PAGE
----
The dollar interest is determined by
dollar principal repo rate

repo term

The Bank of England was the rst central bank to introduce repos in 1830. The
Federal Reserve uses the the repo market to inuence short-term interest rates.
When the Federal Reserve is doing repo, it is actually lending money, not borrowing
it [827].
Throughout this chapter, r denotes the riskless interest rate. Other notations
include, unless stated otherwise, the current time t, the maturity date of the derivative
T, the remaining time to maturity T t (all measured in years), the spot price
S, the spot price at maturity ST , the delivery price X, the forward or futures price F
for a newly written contract, and the value of the contract f . A price with a subscript
t usually refers to the price at time t. Continuous compounding will be assumed
throughout this chapter.

12.2 Forward Contracts

Forward contracts are for delivery of the underlying asset for a certain delivery price
on a specic time in the future. They are ideal for hedging purposes. Consider a corn
farmer who enters into a forward contract with a food processor to deliver 100,000
bushels of corn for $2.5 per bushel on September 27, 1995. Assume that the cost
of growing corn is $2.0 per bushel. Such a contract benets both sides: the farmer,
because he is assured of a buyer at an acceptable price, and the processor, because
knowing the cost of corn in advance helps reduce uncertainty in planning. If the spot
price of corn rises on the delivery date, the farmer will miss the opportunity of extra
prots. On the other hand, if the price declines, the processor will be paying more than
it would. A forward agreement hence limits both the risk and the potential rewards.
Problems may arise if one of the participants fails to perform. The food processor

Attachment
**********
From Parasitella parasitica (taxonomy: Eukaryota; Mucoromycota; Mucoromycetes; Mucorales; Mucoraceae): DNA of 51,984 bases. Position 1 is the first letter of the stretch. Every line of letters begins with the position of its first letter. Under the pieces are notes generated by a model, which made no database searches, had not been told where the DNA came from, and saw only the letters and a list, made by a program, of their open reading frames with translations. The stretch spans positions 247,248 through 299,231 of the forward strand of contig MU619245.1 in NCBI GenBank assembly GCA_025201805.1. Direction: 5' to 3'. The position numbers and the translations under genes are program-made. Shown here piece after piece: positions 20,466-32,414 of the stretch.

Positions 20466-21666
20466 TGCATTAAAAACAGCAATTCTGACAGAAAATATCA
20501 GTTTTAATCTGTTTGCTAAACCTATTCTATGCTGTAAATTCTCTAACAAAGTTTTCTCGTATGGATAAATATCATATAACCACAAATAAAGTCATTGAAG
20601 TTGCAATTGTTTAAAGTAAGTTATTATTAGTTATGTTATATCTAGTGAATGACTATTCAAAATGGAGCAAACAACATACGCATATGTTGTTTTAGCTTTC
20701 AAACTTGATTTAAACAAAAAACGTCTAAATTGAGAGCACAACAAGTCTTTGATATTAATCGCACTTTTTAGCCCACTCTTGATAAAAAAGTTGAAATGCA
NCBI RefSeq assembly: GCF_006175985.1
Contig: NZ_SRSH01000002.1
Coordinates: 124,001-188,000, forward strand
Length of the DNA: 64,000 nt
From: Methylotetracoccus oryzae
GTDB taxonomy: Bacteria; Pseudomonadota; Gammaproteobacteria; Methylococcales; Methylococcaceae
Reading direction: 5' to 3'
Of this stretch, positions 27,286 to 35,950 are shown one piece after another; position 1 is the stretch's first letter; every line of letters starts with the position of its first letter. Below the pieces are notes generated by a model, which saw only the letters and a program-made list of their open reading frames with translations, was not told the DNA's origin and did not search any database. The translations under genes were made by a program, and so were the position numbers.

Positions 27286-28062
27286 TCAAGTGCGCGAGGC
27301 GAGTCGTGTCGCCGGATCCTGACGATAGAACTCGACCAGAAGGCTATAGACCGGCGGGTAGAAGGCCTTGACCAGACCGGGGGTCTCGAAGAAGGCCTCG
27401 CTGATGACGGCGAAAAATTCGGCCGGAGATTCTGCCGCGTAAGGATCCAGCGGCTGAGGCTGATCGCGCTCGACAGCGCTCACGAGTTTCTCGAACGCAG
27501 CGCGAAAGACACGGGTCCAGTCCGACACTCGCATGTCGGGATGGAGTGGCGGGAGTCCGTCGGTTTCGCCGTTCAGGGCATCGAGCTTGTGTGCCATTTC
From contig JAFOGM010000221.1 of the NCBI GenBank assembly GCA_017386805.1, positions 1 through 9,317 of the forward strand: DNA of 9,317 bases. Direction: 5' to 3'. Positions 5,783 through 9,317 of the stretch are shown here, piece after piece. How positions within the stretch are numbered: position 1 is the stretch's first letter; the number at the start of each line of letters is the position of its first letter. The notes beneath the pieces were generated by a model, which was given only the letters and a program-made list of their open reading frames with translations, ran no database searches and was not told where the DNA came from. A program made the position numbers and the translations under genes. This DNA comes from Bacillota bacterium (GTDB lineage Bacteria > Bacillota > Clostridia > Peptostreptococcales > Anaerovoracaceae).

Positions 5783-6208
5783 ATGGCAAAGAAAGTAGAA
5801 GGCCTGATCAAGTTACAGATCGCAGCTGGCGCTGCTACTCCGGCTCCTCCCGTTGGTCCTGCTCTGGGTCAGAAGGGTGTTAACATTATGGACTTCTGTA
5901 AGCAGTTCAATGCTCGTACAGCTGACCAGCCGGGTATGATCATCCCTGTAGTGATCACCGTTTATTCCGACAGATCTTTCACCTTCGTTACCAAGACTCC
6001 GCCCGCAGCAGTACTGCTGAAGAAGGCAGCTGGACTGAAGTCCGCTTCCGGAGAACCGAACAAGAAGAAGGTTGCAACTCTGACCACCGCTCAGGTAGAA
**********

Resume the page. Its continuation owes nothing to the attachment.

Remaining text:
may go bankrupt, the farmer can go bust, the farmer might not be able to harvest
100,000 bushels of corn because of bad weather, or the cost of growing corn may
skyrocket. More importantly, whichever way the corn price moves, either the food
processor or the farmer has an incentive to default. Even corporate giants default on
their forward contracts [767].

12.2 Forward Contracts

Monday, March 20, 1995
per U.S.$

U.S.$ equiv.





Germany (Mark)
30-Day Forward
90-Day Forward
180-Day Forward





Figure 12.1: German mark exchange rate quotations. The forward German marks are at a premium to the
spot mark: The forward exchange rates in terms of $/DEM exceed the spot exchange rate, perhaps because of
lower ination in Germany. Source: Wall Street Journal, March 21, 1995.

12.2.1 Forward Exchange Rate

Along with forex options, forward contracts provide an avenue to hedging currency
risk. Figure 12.1 shows the spot exchange rate and forward exchange rates for the
German mark. Consider a U.S. company that is expecting to receive DEM10 million
in 3 months time. By using a forward sale at the 3-month forward exchange rate of
$.7147/DEM1, the rm will receive exactly U.S.$7,147,000 in 3 months time. Compared with hedging by use of forex options, the forward hedge insulates the rm from
any movements in exchange rates whether they are favorable or not.

Exercise 12.2.1 Selling forward DEM10 million as in the text denies the hedger the
prots if the German mark appreciates. Consider the 60:40 strategy, whereby only
60% of the German marks are sold forward with the remaining unhedged. Derive
the payoff function in terms of the $/DEM exchange rate 3 months from now.
Spot and Forward Exchange Rates
Let S denote the spot exchange rate and F the forward exchange rate 1 year from
now (both in domestic/foreign terms). Use rf and rl to denote the annual interest
rates of the foreign currency and the local currency, respectively. First formulated by
Keynes3 in 1923 [303], arbitrage opportunities will arise unless these four numbers
satisfy a denite relation known as the interest rate parity:
= r = er rf .


Here is the argument. A holder of the local currency can either (1) lend the money
in the domestic market to receive er one year from now or (2) convert the local
currency in the spot market for the foreign currency, lend for 1 year in the foreign
market, and convert the foreign currency into the local currency at the xed forward
exchange rate in the future, F, by selling forward the foreign currency now. As usual,
no money changes hand in entering into a forward contract. One unit of local currency